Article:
Charlotte Criminal Lawyer Brad Smith answers the question: “What is the difference between a misdemeanor and a felony?”
After former FBI director James Comey’s recent testimony before Congress, the media has been awash in conversation about obstruction of justice. The question on many minds is whether Comey’s testimony made a sufficiently compelling case for obstruction of justice charges, something that could land President Trump in serious legal hot water. But what is obstruction of justice and what might happen in this case even if it is found to have occurred? To find out, keep reading.
Federal laws are rather vague when it comes to obstruction of justice and exactly what that entails. Most generally, obstruction of justice occurs when someone tries to impede any official investigation. That said, there can be a many forms of obstruction, including obstruction of criminal investigations, obstruction of court orders, tampering with witnesses, retaliating against victims, etc.
What behavior counts as obstruction?
Again, federal statutes are written broadly and a wide range of behaviors could qualify as obstruction of justice. Acts like murder, bribery, intimidation or physical violence can all be examples of behavior intended to obstruct justice. You don’t have to take such extreme action to be guilty of obstruction of justice. The law is clear that any action that is intended to hinder, influence or delay investigations, court hearings or the communication of information to law enforcement officers can serve as the basis for charges.
Could firing Comey qualify?
According to some experts, the answer is yes. Preet Bharara, former New York U.S. Attorney, came out recently and said that according to James Comey’s recent testimony, it sounds like there is “absolutely evidence” to begin an obstruction of justice investigation against the president. Firing the FBI director to prevent him from continuing to conduct an investigation of Michael Flynn could very well be evidence of obstruction of justice. That said, it’s way too soon to tell with any certainty what might occur as we don’t yet know the full story.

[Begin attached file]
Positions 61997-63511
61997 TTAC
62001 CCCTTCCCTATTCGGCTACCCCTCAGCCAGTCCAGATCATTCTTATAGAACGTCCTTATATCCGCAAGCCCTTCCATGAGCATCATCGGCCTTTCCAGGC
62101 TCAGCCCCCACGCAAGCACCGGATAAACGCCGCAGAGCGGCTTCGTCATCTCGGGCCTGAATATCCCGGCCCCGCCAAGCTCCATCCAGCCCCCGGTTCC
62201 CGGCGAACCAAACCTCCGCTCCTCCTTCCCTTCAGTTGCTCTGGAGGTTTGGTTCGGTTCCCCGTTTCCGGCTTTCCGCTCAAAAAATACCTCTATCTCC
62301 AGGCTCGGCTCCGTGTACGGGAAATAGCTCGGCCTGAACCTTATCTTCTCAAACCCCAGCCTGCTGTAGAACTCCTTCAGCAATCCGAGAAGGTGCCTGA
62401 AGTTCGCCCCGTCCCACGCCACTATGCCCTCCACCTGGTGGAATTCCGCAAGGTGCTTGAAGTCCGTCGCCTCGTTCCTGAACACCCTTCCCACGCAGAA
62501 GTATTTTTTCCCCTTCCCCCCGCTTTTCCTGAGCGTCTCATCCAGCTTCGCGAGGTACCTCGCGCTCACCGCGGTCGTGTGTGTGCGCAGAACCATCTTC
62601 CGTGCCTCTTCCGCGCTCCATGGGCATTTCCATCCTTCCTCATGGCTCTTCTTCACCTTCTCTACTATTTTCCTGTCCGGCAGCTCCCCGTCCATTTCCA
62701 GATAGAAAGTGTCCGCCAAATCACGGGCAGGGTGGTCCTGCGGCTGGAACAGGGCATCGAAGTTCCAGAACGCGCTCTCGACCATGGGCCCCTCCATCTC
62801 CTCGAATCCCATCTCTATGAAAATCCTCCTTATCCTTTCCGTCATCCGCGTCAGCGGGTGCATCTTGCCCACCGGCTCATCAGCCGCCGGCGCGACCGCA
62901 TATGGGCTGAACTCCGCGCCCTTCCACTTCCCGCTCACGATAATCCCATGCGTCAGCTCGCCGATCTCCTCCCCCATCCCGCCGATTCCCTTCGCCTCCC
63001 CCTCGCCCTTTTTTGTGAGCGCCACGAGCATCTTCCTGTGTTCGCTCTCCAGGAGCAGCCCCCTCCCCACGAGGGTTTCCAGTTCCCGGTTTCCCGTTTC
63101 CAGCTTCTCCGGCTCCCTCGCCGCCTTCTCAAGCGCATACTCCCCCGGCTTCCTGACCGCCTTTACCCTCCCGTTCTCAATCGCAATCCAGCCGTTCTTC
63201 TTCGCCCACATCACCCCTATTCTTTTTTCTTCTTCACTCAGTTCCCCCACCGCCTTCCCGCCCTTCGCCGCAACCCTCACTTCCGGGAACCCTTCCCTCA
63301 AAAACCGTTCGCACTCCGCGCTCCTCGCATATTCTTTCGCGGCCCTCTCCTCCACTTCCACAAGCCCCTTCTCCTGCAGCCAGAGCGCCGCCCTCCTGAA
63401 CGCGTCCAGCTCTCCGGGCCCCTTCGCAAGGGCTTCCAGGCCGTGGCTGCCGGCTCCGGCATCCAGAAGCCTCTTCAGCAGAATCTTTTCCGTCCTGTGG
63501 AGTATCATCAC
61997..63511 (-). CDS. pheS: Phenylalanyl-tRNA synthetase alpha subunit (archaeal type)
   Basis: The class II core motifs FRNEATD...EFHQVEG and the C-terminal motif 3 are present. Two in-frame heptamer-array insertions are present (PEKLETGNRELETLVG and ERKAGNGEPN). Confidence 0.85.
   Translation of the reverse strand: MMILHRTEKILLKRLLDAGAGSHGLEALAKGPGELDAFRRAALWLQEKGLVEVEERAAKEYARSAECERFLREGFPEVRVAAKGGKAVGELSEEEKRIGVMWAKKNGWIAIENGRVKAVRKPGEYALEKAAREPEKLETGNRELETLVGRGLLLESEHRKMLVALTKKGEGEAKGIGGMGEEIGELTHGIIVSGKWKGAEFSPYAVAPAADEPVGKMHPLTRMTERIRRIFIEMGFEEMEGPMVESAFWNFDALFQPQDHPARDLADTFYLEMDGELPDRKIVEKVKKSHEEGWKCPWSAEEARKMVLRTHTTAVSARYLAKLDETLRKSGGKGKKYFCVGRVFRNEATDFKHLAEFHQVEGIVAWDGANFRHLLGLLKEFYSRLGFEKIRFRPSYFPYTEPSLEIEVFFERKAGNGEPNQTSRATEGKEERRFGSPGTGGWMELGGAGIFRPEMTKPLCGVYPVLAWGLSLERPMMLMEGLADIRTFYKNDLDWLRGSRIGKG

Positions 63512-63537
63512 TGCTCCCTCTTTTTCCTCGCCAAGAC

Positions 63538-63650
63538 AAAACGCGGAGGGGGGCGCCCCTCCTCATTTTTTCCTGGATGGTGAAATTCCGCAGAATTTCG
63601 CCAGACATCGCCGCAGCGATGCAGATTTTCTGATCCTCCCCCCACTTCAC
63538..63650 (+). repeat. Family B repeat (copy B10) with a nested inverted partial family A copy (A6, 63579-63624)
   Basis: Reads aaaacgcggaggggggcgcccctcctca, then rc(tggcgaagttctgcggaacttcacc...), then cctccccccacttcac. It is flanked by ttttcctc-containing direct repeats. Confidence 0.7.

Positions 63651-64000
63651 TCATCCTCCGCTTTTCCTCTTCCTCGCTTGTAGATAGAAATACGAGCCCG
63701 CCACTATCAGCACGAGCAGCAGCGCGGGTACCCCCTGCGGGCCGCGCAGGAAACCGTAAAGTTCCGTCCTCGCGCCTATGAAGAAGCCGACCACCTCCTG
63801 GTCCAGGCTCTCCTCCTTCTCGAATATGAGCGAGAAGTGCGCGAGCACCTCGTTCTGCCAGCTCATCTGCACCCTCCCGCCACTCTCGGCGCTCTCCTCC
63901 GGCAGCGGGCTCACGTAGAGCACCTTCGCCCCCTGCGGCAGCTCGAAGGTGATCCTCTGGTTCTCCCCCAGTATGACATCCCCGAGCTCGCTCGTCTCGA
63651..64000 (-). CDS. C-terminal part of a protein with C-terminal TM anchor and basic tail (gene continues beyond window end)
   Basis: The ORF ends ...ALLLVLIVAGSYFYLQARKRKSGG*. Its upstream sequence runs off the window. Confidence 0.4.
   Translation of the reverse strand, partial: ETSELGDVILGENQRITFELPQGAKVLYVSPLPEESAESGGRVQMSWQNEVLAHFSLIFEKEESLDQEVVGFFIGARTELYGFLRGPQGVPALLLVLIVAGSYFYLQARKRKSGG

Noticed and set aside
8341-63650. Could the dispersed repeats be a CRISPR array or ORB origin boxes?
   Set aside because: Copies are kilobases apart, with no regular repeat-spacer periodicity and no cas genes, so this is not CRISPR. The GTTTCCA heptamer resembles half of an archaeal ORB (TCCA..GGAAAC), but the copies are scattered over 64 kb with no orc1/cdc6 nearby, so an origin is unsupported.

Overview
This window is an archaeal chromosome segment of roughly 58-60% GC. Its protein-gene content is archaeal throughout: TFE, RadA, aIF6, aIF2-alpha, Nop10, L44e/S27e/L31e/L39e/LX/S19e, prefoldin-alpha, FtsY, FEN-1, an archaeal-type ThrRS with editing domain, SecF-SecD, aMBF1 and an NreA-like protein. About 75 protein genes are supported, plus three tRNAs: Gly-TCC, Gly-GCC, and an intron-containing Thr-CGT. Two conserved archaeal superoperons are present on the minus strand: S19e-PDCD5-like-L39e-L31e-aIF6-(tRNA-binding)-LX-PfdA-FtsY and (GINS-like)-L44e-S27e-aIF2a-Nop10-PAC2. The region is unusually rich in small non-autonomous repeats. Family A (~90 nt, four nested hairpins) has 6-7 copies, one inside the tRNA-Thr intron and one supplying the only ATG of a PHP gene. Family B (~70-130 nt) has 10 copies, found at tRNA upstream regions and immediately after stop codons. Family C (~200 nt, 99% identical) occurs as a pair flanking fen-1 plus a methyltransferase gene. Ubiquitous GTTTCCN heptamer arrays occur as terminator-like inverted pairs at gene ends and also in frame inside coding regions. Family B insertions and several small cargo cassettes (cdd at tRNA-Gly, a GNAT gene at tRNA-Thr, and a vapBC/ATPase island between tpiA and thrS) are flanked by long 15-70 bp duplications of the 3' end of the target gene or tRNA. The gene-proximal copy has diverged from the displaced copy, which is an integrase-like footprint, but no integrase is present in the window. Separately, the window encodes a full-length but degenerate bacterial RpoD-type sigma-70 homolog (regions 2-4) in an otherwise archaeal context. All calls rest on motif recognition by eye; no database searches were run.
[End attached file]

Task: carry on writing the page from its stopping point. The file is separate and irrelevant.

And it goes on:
But doesn’t the president have the power to fire the FBI director?
Yes, the president can fire the FBI director if he chooses. So then how could this be a crime, you might be wondering? The Supreme Court made clear in an earlier case that an otherwise legal act can qualify as obstruction of justice if the person committing it has corrupt intentions. Back in 1998, the Court decided a case involving a lawyer who filed motions against a government official investigating an illegal gambling operation. Though the court pleadings were entirely legal, the Supreme Court held that they were intended to stymie an investigation and thus were motivated by a corrupt intention. The lawyer’s charge of obstruction of justice was upheld.
Can President Trump be charged with a crime?
Technically, yes. Realistically, it is very hard to imagine a prosecutor bringing criminal charges against a sitting president. Though presidents can face civil lawsuits, many believe the Constitution protects the president from facing criminal trial while in office. What would likely have to happen is that Congress would have to take action to investigate any alleged criminal actions.
What if this involved an ordinary person? What’s the consequence then?
If an average Joe was charged and convicted of federal obstruction of justice, he or should could expect to serve up to five years in prison. If the obstruction involved a federal criminal case, the person would either face five years in prison or the maximum sentence that could have been handed down in the case that was obstructed, whichever is greater.
If you or someone you know has been charged with a crime, please contact the experienced criminal defense attorneys at Arnold & Smith, PLLC. Our attorneys stand at the ready to defend you against state or federal charges. Please contact Arnold & Smith, PLLC today at (704) 370-2828 or find additional resources here.
About the Author
Brad Smith is a Managing Member of Arnold & Smith, PLLC, where he focuses on the areas of criminal defense, DUI / DWI defense and traffic defense.
Mr. Smith was born and raised in Charlotte. He began his legal career as an Assistant District Attorney before entering private practice in 2006.
In his free time, Mr. Smith enjoys traveling, boating, golf, hiking and spending time with his wife and three children.
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